The canopy of the original plane opened by splitting down the center, with the two halves dropping down into channels on either side of the cockpit. I used scraps of clear plastic sheet to create the two squares of the canopy sides, and glued them in the open position—down inside the cockpit.
The landing gear needed help to get to “acceptable.” First, I cut off the inner wheel pant halves molded onto the struts. The struts attach far too high up on the pants—they should be level with the wheel axles. I trimmed away most of the plastic at the top of each strut with a sprue cutter, and using my scaled-up drawings to get the correct angle, glued these onto the front fuselage, and created fairings from Milliput and white putty. The kit wheels are too thin, so I printed new wheel halves with a more accurate blank plate mounted over the hubs. They were painted and installed in the pants after painting the interiors dark gray, and the pants were glued together and had seams sanded and puttied. I used Milliput to give a sharper rear contour to the backs of the pants; the kit pants are too rounded.
I slid the cockpit unit into the now-assembled rear fuselage, and superglued the various parts of the forward fuselage in place. Next, I needed to epoxy the wings to the locating tabs I had printed into the fuselage. Unfortunately the tabs were too wide and had to be laboriously filed down. The wings have a 3-degree upward angle to the tips. I made a jig out of Legos to hold the model and the wings at the right angle while positioning them. I used 5-minute epoxy which gave me plenty of time to get everything just right. The wing joint needed only a minor application of white putty.
I printed the tailskid and installed it, smoothing the seam with putty. A Lego jig was built to glue the wheel pants to the struts. This sort of worked, but upon sitting the model on its gear, it was obvious one wing was higher than the other! I quickly snapped off the left wheel pant before the superglue fully set, and repositioned it. Gaps between the struts and wheel pants were filled with superglue and Milliput. The pitot tube is a straight pin trimmed to length and superglued into a hole drilled in the right wing.
A new cowling closer to the original shape and an exhaust collector ring were designed in TinkerCad and printed. The cowling turned out really well—nice and thin, and captures the distinctive shape that bulges at the front and tapers backwards. The cowling is in 2 parts to allow me to get the engine installed. The collector ring wasn’t as successful, but will hardly be seen except for the main exhaust pipes sticking out below, so I cut and trim it as needed to fit. Its main job is to serve as a support to mount the rear cowling half. It was painted Tamiya dark metallic grey.
The engine was now completed: the crankcase was painted Tamiya medium gray, shaded with a black wash, and with the electrical distribution ring in Tamiya chrome silver. Pushrods are black with chrome tops. The cylinders were painted flat black and dry-brushed with Tamiya silver gray. All components were brush painted. I added bits of copper wire for the ignition wires. There are photos of the uncowled engine of the actual Meteor on the NASM Flickr page. It looks like this early Wasp used only a single spark plug for each cylinder, instead of the twin plugs of later versions. So only 14 wires were needed, and these were painted Tamiya German gray.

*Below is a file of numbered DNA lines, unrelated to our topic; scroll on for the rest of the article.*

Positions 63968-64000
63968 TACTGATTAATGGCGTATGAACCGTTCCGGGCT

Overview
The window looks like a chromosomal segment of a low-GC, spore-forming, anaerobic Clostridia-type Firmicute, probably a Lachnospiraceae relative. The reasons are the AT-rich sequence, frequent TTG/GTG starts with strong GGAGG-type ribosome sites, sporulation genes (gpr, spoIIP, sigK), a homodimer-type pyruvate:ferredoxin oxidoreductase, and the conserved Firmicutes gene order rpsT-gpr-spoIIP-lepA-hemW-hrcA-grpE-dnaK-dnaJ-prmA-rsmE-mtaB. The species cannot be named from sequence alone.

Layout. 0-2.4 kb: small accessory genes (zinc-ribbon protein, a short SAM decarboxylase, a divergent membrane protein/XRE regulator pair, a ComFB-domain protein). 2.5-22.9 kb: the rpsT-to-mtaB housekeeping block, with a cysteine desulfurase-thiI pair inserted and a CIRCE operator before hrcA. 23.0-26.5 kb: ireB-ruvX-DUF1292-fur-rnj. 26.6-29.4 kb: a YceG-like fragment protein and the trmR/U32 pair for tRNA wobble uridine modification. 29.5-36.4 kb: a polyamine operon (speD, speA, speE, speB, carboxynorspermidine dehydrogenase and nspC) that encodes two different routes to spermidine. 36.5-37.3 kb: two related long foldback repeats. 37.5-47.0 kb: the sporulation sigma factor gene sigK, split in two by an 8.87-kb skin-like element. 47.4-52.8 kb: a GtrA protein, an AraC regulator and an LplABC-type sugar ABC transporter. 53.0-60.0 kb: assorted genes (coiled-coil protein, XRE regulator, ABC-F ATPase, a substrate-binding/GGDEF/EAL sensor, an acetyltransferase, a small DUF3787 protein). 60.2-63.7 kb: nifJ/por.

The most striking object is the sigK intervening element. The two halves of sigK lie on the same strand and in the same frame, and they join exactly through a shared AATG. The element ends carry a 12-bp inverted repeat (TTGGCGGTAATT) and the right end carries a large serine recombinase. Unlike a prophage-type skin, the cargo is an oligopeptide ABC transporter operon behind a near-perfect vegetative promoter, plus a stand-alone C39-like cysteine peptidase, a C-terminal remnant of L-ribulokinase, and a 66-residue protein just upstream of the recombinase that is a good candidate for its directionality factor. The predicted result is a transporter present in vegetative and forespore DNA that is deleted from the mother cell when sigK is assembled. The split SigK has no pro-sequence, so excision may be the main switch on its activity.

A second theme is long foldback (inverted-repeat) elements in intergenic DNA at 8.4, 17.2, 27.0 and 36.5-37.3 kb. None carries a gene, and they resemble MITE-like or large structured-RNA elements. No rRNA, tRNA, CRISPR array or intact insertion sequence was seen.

Painting and finishing
After much surface prep to get everything smooth, the model was primed with Tamiya primer, and rubbed out with fine emery paper. Then the whole thing got sprayed Tamiya chrome silver, thinned about 50/50 with Tamiya thinner, the cowlings being painted separately before installation of the engine. I used my trusty old Paasche single-action airbrush and compressor, both of which are at least 30 years old and still doing great. Several coats were needed to fix spots I had missed. The original plane was partly fabric and partly metal covered, and the entire surface was painted with aluminized dope.
I installed the engine and cowlings, with the rear cowling added first, then the engine, and finally the forward cowling to enclose it. These then got another coat of chrome silver to cover any flaws. The seam on the cowling is a bit obvious, but I didn’t want to risk messing up my previous work or knocking the cowling loose by trying to fill/sand it. I had designed the seam to fall where there is an actual break in the cowling, so at least it’s historically accurate!
Tiny air ramps of styrene sheet were constructed in front of the oil cooler scoops—these were to keep heated air from inside the cowling from being sucked into the oil coolers and reducing their performance. They are mounted on the right side of the fuselage just behind the cowling.
I scanned the kit decals and used Photoshop to resize ones that were too big or too small according to the Paul Matt drawings. Red pinstriping was added around the race numbers and “Champion” logo, and a new “Ethyl” logo was created from a photo of the actual plane. Research differs on which numbers and letters receive pinstriping around them. I went with my best guess as well as what I thought looked good: the “29” race numbers outlined in red, the N-numbers left plain black. “Twin Row Wasp” got red outlines, as did the tail registration number (but not the NX letters). I then printed the markings onto either clear and white-backed inkjet decal paper and sealed them with Micro-scale sealer. Meanwhile I sprayed 2 coats of Pledge floor gloss over the model, allowing a day of drying time in between coats. Thinned flat black paint was used to accentuate the cooling louvers and gas filler caps. The canvas shroud on the tailskid was painted Tamiya flat earth and dry-brushed with a lightened version of the same paint to give it some depth. I had decided not to try and create any other panel lines, I lack the skill to scribe these.